For many students, attending college presents a financial challenge. According to the Education Data Initiative, 84% of college students in the U.S. receive some form of financial aid. The average college student will borrow more than $30,000 to pay for school.
To make matters more complicated, college students need to balance academic expenses with personal expenses. This can be especially challenging for adult learners who may be financially supporting children or other dependents.
In this guide, we’ll cover what you need to know about saving, spending, and budgeting. You’ll also find financial literacy tips and tools to help you manage your money more effectively as you complete college.
What Expenses Should Students Expect?
Tuition is, of course, an unavoidable expense for college students. The cost of tuition varies widely depending on the school, type of degree, length of the program, and whether you are an in-state or out-of-state student. According to the Education Data Initiative, the annual cost of tuition for undergraduate students ranges from approximately $9,300 to $35,800.
Tuition isn’t the only expense to consider, though. Both online and on-the-ground college students should be prepared to pay for:
- Childcare (if applicable)
- Health care
- Interest on student loans
You should also plan ahead for any lost wages that could occur if you decide to cut back on hours to focus more on school.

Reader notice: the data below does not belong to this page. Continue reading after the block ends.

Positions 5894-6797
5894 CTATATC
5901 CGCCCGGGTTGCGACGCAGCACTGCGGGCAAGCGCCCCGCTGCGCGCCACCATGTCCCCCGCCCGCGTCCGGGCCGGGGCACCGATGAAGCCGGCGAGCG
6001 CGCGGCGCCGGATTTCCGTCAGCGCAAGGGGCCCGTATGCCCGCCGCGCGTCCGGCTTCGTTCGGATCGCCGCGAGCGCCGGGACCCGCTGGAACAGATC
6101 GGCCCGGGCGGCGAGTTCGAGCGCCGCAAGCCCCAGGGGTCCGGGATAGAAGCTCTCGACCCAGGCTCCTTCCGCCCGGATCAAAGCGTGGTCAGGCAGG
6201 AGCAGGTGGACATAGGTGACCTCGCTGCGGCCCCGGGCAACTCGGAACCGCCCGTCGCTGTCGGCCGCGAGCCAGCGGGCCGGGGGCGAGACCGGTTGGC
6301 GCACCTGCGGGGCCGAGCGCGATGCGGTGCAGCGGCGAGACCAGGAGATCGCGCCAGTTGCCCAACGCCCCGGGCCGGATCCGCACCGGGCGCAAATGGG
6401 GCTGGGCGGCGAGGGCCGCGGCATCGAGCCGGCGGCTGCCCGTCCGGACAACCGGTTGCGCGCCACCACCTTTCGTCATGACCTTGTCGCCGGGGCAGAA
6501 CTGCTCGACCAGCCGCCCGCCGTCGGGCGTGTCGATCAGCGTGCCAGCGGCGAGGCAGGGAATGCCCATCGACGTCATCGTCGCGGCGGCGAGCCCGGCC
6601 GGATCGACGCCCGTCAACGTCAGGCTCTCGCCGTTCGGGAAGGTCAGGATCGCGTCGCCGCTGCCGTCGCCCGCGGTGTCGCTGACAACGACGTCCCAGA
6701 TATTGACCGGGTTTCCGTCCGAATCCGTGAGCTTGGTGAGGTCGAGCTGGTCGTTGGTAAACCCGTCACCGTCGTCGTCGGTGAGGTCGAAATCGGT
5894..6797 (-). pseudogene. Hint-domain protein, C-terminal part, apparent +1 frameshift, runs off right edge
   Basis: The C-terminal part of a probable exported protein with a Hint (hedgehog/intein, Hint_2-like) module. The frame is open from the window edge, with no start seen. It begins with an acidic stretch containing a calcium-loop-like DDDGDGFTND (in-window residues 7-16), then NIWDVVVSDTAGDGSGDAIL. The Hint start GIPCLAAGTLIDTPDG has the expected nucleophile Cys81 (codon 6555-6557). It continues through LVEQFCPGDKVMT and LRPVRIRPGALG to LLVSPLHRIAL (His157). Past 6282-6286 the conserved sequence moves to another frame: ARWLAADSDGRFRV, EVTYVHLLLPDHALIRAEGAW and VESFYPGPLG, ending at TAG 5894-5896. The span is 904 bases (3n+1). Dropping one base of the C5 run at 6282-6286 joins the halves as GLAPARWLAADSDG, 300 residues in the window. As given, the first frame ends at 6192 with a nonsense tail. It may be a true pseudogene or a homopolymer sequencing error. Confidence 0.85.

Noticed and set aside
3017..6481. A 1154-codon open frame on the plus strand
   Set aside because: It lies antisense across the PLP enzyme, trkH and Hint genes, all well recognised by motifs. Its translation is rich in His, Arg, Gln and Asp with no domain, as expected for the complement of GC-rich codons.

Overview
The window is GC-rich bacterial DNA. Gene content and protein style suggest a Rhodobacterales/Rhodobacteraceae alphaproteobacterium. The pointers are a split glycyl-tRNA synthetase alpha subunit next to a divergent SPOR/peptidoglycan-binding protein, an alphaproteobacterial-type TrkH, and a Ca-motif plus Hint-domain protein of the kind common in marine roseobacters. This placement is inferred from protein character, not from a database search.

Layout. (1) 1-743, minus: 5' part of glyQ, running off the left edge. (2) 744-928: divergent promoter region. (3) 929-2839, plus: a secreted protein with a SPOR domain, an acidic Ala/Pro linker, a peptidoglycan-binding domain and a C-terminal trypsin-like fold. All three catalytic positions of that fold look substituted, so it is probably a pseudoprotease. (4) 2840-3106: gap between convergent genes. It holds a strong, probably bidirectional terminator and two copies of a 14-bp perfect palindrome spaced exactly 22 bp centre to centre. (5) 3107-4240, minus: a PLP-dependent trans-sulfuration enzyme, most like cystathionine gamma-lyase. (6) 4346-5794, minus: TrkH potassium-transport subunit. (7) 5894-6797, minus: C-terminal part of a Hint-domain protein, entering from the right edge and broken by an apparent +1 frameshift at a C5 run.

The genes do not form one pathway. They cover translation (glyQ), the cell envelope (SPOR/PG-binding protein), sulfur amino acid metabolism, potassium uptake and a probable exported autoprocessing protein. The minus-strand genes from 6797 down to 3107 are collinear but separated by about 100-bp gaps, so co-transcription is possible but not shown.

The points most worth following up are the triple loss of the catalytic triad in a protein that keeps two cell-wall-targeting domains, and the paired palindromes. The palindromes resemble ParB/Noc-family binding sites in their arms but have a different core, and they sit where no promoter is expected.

How Can Students Pay for School?
Most students need some form of financial assistance to pay for school. CollegeBoard’s Trends in College Pricing and Student Aid 2021 report states that the average graduate student receives the following in financial aid:
- $17,540 in federal loans
- $8,860 in grants
- $460 in tax credits
As this report indicates, it’s common for students to use multiple funding sources to cover school-related expenses. Below, we dive into a few ways adult college students can pay for school.
Scholarships and Grants
Look into scholarship and grant opportunities before taking out a loan to pay for college. Scholarships tend to be awarded based on academic, athletic, artistic, or special-interest merit; grants are usually awarded based on financial need.
Scholarships can come from a variety of sources, including schools, industry associations, foundations, local businesses, and religious institutions. Some scholarships are targeted toward specific demographics, such as minority students.